A photojournalist sees some amazing things. Through a lens, she can capture governments being overthrown, lives lost and freed at war, cultural mores changing, and even simple everyday moments. But those pictures she is taking are completely separate from the life she is living.
I was thinking of this as we were on our whale watching trip. I wanted to get some good photos, but you often miss so much when you are looking through the camera lens. That happened when we were watching fireworks last year in Washington DC with my inlaws. It was amazing. Awe-inspiring. Breathtaking. I wanted to capture it on film. Better with flash, or without? Let's try night flash. Maybe the action setting. On and on. I ended up getting some fair pictures, but I think I missed out on the experience.
I should have just been watching, like they were.
Or, for that matter, hooting and hollering and cheering them on like she was:
So, on the whale watching excursion, I did watch. I took some pictures, too, but I didn't feel bad if I missed "the shot." I even "let" Terry have some fun with the camera, and many of the great shots are his. I won't forget those large mammals, and the photos don't accurately capture the experience anyway.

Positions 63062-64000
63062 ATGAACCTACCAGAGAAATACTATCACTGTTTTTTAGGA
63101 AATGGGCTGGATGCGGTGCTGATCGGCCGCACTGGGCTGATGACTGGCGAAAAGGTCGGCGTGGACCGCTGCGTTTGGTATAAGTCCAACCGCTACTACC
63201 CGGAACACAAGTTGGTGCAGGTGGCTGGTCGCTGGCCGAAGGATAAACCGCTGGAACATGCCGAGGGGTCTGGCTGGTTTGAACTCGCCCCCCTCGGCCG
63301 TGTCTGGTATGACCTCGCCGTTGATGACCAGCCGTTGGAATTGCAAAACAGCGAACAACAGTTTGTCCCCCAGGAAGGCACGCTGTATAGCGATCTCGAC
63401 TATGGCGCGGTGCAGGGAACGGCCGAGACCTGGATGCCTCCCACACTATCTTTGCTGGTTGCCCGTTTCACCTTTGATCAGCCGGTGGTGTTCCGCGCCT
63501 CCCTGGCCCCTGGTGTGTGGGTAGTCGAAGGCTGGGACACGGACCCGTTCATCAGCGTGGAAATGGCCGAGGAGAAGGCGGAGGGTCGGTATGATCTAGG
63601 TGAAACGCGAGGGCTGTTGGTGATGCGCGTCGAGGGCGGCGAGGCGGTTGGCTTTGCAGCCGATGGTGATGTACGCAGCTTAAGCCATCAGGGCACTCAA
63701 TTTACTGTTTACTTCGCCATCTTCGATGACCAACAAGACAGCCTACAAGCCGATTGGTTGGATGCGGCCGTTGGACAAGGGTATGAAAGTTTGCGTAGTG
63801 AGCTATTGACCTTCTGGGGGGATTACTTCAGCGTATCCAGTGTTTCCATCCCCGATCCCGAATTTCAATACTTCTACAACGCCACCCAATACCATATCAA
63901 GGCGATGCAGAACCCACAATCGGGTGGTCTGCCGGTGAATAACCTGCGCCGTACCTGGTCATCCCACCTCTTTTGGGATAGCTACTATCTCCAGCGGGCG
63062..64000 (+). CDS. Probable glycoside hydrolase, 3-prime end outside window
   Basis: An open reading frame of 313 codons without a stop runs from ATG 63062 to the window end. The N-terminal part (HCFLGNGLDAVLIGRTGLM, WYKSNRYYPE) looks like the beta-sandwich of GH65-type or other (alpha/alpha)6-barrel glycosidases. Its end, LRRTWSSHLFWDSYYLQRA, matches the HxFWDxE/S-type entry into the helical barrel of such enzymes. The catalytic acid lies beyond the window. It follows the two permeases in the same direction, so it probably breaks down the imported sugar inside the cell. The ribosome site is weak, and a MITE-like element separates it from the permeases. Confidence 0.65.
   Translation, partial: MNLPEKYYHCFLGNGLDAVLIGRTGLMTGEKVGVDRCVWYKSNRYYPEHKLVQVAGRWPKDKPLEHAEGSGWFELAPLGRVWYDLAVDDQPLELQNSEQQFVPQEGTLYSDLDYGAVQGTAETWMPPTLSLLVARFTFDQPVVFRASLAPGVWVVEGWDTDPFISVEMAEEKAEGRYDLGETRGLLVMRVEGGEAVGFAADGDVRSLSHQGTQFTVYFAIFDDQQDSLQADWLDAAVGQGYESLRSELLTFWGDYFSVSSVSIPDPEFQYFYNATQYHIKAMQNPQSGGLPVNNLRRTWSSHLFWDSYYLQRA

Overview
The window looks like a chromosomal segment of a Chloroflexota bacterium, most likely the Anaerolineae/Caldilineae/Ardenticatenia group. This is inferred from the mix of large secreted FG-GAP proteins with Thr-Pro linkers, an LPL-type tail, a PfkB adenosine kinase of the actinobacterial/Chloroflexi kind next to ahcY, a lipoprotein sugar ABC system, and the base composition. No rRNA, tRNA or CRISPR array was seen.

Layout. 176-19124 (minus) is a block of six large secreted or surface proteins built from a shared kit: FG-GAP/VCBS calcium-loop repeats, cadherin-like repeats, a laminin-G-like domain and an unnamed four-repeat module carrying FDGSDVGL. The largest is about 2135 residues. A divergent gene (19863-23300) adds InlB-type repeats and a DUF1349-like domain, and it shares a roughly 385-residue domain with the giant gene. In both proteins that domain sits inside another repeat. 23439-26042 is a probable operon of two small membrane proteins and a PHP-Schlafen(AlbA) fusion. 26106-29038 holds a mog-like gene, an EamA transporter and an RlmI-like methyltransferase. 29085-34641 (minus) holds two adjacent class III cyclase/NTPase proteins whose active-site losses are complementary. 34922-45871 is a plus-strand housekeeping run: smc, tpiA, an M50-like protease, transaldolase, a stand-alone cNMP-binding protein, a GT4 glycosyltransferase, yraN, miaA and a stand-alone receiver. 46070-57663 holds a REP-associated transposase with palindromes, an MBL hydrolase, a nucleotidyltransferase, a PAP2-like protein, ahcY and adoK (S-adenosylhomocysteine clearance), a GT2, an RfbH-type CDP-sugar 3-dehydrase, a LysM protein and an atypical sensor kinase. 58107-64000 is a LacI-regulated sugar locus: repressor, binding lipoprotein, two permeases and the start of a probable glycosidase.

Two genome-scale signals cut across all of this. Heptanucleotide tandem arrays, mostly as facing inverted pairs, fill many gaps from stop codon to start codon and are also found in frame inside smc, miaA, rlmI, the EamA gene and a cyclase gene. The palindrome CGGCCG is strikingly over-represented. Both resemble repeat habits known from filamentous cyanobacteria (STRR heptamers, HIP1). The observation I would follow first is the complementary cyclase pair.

That's kind of like it is with our kids. We have to just be with them, and take in the whole experience (not just the perfect Kodak moments). When I see pictures of the kids, from even months ago, I often think, "Did she/he really look like that?" It seems like who they are continues to change and so that becomes my current perception of them. A picture doesn't capture the way that Kyle says, "Wha'?" anytime you mention his name or catch him offguard (like last night, when Amanda screamed out two sentences in her sleep). Even a video can't capture Amanda's enthusiasm for life and her imaginative perspective on things.
Read Beck's post, or at least the last couple of paragraphs, here . She voiced her thoughts on why she doesn't have a lot of video footage of her kids. It's really beautiful.
NOT taking pictures is what Works for Me this Wednesday. Try to capture some memories in your heart as you live it. Journaling (and blogging for that matter) really appeal to me, because I am able to record the whys and the hows behind the picture frozen on film. I am not a dedicated scrapbooker, but that was what I loved when I was first introduced to Creative Memories. I don't worry about my poor handwriting on those pages. I capture my thoughts or our family's reactions to trips we've taken. In fact, I think that my handwriting becomes part of the recorded history.
Check out some other tips over at Rocks in My Dryer: